My apologies for a later-in-the-morning post today. I just this moment left that chair after reading straight through from 7 a.m. until 10 a.m. in order to finish one of the most extraordinary books I’ve ever read, All The Light We Cannot See. I am shaken by its beauty, by the profound truths revealed on its pages, by the stunning way in which the author weaves together the lives of the main characters, all with the most beautiful use of language I have been privileged to witness in a long time.
I’m late getting to this book and I know a lot of you have read it already. Since it takes place during WWII, in France and Germany and Poland and Russia, a time when an insane dictator managed to brainwash millions, when his intolerance manifested itself in the death of millions – you can only imagine how much it resonated with me, on so many levels. Everything I read lately seems to be a reminder of what intolerance, egomania, paranoia and fear can bring about if not stopped in its tracks. I, like most everyone read 1984 years and years ago. I eventually acted in a ground-breaking multimedia production of that story at the Wilma Theater in Philadelphia and at The Kennedy Center in Washington, DC. Because of that, I know it like the back of my hand. It has been in my mind constantly, as I see George Orwell’s visions come to life. Even down to the use of ‘doublespeak.’
But, back to the book. If you haven’t read it, please consider doing so. For above all, it is a story about the goodness that lies in each of us, about redemption, about beauty, about light, about life, about love and devotion. And that, more than anything, is what I want to remember right now. It’s what will win in the end.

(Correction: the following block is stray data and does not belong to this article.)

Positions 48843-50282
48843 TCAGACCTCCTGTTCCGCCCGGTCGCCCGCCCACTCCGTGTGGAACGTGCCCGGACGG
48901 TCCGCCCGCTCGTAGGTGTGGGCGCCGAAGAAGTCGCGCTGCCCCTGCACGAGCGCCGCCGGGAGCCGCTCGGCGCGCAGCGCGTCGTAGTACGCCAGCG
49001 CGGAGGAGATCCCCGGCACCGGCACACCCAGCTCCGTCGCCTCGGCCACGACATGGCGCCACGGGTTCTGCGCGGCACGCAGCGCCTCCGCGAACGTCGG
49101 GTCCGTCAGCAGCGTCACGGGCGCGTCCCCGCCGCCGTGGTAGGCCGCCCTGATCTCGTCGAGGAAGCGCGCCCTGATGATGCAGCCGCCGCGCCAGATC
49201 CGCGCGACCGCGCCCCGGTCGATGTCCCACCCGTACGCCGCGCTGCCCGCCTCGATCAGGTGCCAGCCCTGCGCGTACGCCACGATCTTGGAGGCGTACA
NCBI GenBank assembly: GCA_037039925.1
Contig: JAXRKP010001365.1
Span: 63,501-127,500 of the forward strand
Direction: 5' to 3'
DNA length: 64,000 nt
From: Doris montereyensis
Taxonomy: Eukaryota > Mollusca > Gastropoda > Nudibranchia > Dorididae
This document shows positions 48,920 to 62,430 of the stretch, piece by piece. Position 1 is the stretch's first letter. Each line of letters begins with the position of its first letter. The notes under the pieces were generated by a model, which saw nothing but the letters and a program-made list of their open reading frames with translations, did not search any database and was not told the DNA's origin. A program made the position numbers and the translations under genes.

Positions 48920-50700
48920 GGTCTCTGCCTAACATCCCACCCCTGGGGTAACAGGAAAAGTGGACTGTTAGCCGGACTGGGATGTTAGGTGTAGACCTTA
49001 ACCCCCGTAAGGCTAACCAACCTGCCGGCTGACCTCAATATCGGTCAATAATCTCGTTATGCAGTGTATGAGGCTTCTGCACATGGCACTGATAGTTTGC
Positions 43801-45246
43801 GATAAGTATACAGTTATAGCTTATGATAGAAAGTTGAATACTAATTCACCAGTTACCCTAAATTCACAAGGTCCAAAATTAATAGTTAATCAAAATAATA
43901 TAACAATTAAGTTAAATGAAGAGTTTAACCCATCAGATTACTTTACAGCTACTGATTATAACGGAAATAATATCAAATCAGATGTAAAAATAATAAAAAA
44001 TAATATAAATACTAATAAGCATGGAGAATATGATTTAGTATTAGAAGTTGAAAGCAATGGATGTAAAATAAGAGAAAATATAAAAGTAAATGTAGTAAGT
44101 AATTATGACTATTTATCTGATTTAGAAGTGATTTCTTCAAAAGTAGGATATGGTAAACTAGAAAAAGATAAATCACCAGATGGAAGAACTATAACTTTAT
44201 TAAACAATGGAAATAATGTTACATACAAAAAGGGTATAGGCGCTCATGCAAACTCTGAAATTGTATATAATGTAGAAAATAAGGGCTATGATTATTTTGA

Oh my goodness, what a story! What an extraordinary writer Anthony Doerr is.
Books are saving my sanity right now. Are they doing the same for you? I am a fighter and am doing all I can. But there has to be a time during the day when I can lose myself in the words on the page of a compelling story. Where I allow myself to escape to somewhere else. Where I can feel refreshed, renewed and reenergized. And, in the case of this book, reminded.
This is what I believe we stand for:
Not like the brazen giant of Greek fame,
With conquering limbs astride from land to land;
Here at our sea-washed, sunset gates shall stand
A mighty woman with a torch, whose flame
Is the imprisoned lightning, and her name,
Mother of Exiles. From her beacon-hand
Glows world-wide welcome; her mild eyes command
The air-bridged harbor that twin cities frame.
“Keep ancient lands, your storied pomp!” cries she
With silent lips. “Give me your tired, your poor,
Your huddled masses yearning to breathe free,
The wretched refuse of your teeming shore.
Send these, the homeless, tempest-tost to me,
I lift my lamp beside the golden door.”
The New Colossus by Emma Lazarus
Those elected representatives who do not speak out against this executive order on refugees will be nothing less than collaborators.